The aerobic microbe players in compost production (from left to right) bacteria, actinomycetes, fungi, protozoa and rotifer

Carbon (C) and nitrogen (N) are elements that can be found in organic materials. Microbes use carbon for energy and nitrogen for protein production. For the most efficient processing of organic matter to compost, the microbes require 30 parts carbon to 1 part nitrogen and if the microbes can find this balance they will be very active. In fact, the high activity of these numerous organisms breaking down organic matter will cause the temperature to rise in a compost pile (much the same way as the temperature in crowded nightclub or gig will rise). When the temperature hits a certain point, thermophilic (quite literally means heat loving) bacteria will be triggered and further accelerate the decomposition of the material and increase the temperature further. It’s quite normal for a compost pile to reach 55-60 degrees celsius within a few days. Interestingly, thermophilic bacteria are some of the oldest organisms on the planet and are ubiquitous but dormant in the absence of heat.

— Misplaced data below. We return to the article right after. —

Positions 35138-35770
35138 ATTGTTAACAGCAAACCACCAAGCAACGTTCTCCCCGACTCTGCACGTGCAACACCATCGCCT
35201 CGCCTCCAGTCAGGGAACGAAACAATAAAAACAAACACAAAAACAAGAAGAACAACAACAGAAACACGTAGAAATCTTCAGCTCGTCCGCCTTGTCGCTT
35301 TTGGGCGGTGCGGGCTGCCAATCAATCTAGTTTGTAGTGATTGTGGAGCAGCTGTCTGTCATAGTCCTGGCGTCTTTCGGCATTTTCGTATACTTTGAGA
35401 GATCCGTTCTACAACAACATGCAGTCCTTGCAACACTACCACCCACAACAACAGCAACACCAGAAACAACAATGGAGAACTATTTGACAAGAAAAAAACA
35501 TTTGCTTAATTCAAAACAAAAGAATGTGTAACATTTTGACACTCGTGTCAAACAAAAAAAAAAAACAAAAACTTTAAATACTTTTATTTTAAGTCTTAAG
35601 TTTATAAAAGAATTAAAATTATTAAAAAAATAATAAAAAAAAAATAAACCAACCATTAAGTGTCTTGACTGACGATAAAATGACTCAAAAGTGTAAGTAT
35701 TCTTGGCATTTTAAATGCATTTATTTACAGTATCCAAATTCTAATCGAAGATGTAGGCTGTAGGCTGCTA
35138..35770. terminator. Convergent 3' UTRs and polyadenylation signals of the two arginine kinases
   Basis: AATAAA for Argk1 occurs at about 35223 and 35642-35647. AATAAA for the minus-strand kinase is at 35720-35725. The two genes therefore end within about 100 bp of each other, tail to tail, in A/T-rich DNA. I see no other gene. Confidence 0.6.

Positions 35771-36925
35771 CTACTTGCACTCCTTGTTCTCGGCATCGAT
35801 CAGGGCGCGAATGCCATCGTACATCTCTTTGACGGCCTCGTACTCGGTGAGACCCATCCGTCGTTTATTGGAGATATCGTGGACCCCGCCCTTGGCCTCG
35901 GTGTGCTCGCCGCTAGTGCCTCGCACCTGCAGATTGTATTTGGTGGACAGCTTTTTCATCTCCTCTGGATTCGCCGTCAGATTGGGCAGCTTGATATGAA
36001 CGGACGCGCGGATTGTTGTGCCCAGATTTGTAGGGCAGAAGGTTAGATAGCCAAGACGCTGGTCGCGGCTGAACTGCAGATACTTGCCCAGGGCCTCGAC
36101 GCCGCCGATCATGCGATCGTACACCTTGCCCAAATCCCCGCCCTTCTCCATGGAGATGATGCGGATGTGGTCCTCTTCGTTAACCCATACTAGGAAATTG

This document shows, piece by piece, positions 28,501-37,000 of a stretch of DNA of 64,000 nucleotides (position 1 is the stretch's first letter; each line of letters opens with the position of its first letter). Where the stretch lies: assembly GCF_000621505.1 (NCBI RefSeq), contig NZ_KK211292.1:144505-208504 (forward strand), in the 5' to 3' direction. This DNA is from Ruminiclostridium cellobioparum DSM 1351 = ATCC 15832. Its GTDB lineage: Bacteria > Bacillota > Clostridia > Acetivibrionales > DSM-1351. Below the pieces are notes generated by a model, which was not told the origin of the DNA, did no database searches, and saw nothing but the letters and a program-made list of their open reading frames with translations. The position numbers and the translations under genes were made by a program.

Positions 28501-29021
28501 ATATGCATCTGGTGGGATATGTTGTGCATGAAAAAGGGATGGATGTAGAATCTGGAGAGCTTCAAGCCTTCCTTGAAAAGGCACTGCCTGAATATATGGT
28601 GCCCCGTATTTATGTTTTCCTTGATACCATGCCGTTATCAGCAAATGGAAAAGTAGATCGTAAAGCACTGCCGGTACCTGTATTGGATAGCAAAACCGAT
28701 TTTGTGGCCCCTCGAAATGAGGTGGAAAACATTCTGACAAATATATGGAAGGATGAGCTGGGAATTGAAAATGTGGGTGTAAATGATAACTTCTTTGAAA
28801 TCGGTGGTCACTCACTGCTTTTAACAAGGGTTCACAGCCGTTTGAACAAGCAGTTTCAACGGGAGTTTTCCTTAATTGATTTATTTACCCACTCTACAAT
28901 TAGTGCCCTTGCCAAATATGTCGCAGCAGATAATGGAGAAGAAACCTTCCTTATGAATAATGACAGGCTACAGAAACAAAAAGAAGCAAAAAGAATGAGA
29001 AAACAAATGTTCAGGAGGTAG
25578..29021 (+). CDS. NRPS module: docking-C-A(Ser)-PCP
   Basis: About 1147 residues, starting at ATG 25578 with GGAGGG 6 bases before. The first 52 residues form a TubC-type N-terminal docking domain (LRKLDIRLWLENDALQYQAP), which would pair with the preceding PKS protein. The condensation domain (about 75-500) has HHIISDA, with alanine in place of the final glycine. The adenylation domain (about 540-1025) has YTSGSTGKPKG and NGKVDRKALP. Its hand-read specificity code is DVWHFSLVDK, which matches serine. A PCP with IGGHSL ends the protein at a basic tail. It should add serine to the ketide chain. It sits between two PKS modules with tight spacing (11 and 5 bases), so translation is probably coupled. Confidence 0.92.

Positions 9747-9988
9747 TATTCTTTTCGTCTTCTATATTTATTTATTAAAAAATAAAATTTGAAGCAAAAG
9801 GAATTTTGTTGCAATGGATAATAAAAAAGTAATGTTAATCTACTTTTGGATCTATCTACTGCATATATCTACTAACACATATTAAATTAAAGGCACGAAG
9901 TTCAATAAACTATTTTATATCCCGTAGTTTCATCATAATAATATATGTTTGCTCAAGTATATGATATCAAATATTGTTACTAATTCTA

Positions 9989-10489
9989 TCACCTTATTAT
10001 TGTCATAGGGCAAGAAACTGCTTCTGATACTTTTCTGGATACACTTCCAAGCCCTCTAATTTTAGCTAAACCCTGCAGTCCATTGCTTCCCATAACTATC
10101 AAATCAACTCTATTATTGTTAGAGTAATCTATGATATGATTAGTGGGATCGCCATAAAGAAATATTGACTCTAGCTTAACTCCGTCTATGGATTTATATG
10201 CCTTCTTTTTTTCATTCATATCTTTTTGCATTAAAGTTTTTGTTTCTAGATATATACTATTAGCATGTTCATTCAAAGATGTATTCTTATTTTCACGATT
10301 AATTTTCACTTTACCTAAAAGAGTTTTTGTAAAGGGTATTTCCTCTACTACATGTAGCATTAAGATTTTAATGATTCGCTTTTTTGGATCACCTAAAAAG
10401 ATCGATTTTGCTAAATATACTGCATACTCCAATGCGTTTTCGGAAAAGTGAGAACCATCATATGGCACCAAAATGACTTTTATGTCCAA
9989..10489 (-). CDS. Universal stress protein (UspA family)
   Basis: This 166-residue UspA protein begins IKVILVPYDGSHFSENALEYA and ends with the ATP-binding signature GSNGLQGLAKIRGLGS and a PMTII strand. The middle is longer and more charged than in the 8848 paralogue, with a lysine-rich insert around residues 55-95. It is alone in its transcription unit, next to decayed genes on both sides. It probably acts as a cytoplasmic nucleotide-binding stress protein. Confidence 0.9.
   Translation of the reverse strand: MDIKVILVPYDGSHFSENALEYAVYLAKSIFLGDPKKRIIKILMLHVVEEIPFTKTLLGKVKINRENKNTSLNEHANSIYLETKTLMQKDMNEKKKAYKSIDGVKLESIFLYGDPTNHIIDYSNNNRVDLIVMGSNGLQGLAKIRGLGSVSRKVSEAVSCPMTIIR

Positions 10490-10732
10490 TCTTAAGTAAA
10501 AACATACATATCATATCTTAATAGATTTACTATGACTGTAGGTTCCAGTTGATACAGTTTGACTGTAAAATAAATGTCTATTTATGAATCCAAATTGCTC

The key advantage of the thermophilic bacteria when composting is that the high temperatures they create kill any plant pathogens and pests that may be in the pile, destroy weed seeds and even kill pathogens and parasitic worms that are harmful to humans. All the organisms that cause human diseases are adapted to live around human body temperature, (normal 36.5-37.5°C (97.7–99.5°F)  maximum 44 °C – 46.5 °C  (111.2 °F – 115.7 °F) and higher temperatures will kill them. Compost that stays at 50°C (122°F) for at least 24 hours will be safe to use to grow food. A temperature of 46°C (115°F) will kill pathogens within a week, 62°C (143.6°F) will kill pathogens in one hour.

The size of the pile should be big enough to retain the heat that is generated during the process. A 1.3m3 pile is probably the minimum it should be and generally speaking, the larger the better. Dome shapes retain temperature most efficiently with less surface area to internal volume, but I find rectangles also work really well.